Horimono (彫り物, 彫物, literally carving, engraving) is a word used to describe irezumi (Japanese Tattooing ) or to describe the carving of images into a sword blade.
As the power of the common people of Japan grew in the latter half of the Edo period (18th and 19th century CE) horimono, or traditional Japanese tattoos, began to flourish as an art form. Based on images from watercolour paintings, woodcuts and popular picture books of the time, the ultimate reward for the long endurance of pain would be a tattoo of immense beauty. To fully understand Japanese horimono it is important to understand their history and background, and it is equally important to continue to preserve the tradition behind them.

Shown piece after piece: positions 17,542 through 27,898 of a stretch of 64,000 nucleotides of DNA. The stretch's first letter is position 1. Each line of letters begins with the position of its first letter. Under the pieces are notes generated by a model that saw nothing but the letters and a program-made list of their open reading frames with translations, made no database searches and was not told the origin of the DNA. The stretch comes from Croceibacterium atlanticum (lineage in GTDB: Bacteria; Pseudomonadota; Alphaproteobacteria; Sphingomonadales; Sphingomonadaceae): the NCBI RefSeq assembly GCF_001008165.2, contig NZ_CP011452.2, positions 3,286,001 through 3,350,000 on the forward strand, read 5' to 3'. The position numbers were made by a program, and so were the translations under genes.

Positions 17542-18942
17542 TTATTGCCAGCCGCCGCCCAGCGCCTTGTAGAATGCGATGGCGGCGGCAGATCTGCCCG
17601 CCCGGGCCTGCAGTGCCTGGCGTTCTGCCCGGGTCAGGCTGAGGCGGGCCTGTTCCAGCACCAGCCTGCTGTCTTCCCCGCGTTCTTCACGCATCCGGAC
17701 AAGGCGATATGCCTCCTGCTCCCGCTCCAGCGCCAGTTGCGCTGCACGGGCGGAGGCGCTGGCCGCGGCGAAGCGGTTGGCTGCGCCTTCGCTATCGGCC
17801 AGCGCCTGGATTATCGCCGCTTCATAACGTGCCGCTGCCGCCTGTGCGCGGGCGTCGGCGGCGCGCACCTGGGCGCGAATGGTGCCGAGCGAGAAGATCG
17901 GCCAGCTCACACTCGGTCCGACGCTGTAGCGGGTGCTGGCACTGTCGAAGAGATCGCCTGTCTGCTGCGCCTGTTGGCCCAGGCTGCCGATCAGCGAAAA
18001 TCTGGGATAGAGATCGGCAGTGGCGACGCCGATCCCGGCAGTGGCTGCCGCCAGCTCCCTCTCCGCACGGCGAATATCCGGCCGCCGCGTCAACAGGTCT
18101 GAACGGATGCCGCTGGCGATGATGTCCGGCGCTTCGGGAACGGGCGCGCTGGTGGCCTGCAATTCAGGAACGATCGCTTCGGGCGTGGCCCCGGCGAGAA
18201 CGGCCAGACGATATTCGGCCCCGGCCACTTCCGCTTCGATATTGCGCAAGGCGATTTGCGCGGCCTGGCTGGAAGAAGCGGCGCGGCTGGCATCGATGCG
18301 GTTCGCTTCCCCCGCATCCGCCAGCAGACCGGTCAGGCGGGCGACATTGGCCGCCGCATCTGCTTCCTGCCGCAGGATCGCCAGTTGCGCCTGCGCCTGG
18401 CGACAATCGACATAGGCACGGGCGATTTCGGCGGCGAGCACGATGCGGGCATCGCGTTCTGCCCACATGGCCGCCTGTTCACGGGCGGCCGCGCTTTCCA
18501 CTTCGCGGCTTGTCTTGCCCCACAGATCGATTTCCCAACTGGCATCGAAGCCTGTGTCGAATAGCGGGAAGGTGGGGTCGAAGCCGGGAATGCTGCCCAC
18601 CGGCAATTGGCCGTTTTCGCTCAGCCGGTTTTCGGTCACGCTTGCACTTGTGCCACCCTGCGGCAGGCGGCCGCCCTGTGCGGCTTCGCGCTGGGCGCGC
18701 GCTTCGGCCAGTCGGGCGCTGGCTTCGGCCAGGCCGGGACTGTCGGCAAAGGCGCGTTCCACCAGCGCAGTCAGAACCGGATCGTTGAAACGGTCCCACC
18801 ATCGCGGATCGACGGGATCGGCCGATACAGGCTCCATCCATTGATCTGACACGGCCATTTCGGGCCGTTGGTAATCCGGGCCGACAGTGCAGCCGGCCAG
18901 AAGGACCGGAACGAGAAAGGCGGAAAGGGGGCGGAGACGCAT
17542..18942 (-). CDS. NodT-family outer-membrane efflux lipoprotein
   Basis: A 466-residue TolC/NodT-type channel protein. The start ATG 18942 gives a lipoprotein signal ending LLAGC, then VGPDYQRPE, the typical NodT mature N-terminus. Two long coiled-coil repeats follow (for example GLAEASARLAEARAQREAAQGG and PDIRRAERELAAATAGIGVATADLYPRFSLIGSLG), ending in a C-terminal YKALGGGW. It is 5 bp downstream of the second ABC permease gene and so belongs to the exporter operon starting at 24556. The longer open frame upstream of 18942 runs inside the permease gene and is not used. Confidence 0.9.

The Japanese word irezumi (入れ墨, 入墨, 文身, 剳青, 黥 or 刺青) refers to the insertion of ink under the skin to leave a permanent mark, in other words, tattooing. The term irezumi traditionally refers to marks made to indicate a convicted criminal. Such marks are not the skillful designs known as the Japanese style tattoo, so while both terms are often used interchangeably, horimono is generally considered the more polite term.